Jerusalem municipality orders demolition of shops on pretext they were built without permits. Palestinians say Israeli authorities rarely give permission to build businesses in occupied Jerusalem's Shuafat refugee camp.
Palestinian officials condemned Israel's demolition on Wednesday of 21 businesses and petrol stations in occupied East Jerusalem's Shuafat refugee camp.
Israeli police confirmed in a statement authorities had demolished "18 illegal businesses and three illegal petrol stations" in the refugee camp, where an estimated 24,000 Palestinians live.
Israeli authorities entered the camp with excavators to destroy the structures as police formed a security perimeter.
"The municipality will continue to carry out activities with the support of the police against illegal business in the different areas," the police statement said.
💔#Israeli occupation forces started demolition of dozens of #Palestinian shops in the Shu'fat refugee camp in occupied #WestBank-claiming they were not licensed— Saif Deen Bitar (@BitarDeen) November 21, 2018
➤Shu'fat refugee camp is crowded with #Palestinian refugees forced out of their homes in #Palestine in 1948 pic.twitter.com/q9Slmpn5uH
Israel refuses permission to build
Ahmad Abu Holy, head of the Palestine Liberation Organisation's refugee department, condemned the demolitions that he said were "under the illegal pretext of building without a permit".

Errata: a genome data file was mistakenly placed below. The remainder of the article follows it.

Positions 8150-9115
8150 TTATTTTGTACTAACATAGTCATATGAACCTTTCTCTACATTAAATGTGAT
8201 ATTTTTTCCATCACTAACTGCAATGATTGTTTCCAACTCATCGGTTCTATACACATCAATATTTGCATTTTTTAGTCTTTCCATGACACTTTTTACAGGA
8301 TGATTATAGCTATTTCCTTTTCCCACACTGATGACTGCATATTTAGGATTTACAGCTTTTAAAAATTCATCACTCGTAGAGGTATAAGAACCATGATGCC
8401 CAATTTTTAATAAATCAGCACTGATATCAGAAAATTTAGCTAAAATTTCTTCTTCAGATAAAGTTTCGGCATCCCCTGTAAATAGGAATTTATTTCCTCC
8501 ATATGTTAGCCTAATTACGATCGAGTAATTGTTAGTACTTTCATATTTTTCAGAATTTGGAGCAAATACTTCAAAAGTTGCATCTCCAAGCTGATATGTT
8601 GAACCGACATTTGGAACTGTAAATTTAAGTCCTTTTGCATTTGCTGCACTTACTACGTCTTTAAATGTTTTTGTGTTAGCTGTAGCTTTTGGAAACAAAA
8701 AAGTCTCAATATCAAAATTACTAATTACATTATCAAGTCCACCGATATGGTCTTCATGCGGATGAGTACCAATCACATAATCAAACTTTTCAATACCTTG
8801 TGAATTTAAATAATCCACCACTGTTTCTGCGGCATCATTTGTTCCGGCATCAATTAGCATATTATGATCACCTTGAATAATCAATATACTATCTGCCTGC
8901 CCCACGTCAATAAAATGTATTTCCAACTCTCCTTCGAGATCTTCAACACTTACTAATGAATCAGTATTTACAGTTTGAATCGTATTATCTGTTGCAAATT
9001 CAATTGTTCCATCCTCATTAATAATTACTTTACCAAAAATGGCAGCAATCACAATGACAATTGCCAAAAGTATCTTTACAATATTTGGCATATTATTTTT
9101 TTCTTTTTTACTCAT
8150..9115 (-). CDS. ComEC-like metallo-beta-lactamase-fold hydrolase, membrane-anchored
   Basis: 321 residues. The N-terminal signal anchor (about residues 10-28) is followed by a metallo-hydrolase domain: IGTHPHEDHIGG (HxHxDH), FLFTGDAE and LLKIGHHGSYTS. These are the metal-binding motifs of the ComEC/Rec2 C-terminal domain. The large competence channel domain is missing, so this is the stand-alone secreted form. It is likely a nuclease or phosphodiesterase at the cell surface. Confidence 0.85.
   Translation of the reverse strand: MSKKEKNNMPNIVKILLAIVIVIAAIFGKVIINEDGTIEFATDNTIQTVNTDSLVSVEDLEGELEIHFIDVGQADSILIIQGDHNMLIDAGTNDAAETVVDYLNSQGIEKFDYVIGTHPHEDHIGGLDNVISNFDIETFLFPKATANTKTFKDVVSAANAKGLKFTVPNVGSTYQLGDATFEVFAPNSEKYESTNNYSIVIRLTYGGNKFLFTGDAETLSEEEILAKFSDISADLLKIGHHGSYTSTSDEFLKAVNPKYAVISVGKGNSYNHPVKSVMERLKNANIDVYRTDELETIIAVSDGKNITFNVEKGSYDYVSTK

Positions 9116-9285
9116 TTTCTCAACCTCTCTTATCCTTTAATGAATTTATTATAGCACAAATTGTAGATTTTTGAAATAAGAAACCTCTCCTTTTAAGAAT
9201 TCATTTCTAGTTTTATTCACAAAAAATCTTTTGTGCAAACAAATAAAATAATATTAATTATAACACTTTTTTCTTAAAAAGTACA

He made the comments to official Palestinian news agency WAFA.
Palestinians in occupied East Jerusalem and in parts of the West Bank say its nearly impossible for them to obtain the required building permits from Israeli authorities.
Khader Dibs, an official from the camp, which is surrounded by Israel's separation wall and is the only refugee camp within occupied Jerusalem, also condemned the demolitions and said the shops had been built in 2007.
Shop owners said they had been given only 12 hours' advance notice.
Shuafat camp receives little from occupied Jerusalem's municipality. The UN agency for Palestinian refugees, UNRWA, operates there and provides various services to residents.
Established in 1949, UNRWA provides critical aid to Palestinian refugees in the blockaded Gaza, the Israeli-occupied West Bank, Jordan, Lebanon and Syria.
The outgoing mayor of occupied Jerusalem, Nir Barkat, said recently he wanted to remove the UN agency from the city and replace its services with those from the municipality.
The issue is a highly sensitive one as it touches on the rights of Palestinian refugees and the status of Jerusalem, both key issues in the Israeli-Palestinian conflict.
Israel occupied East Jerusalem in the 1967 Six-Day War and later annexed it in a move never recognised by the international community.
It claims the entire occupied city as its undivided capital, while the Palestinians see the eastern sector as the capital of their future state.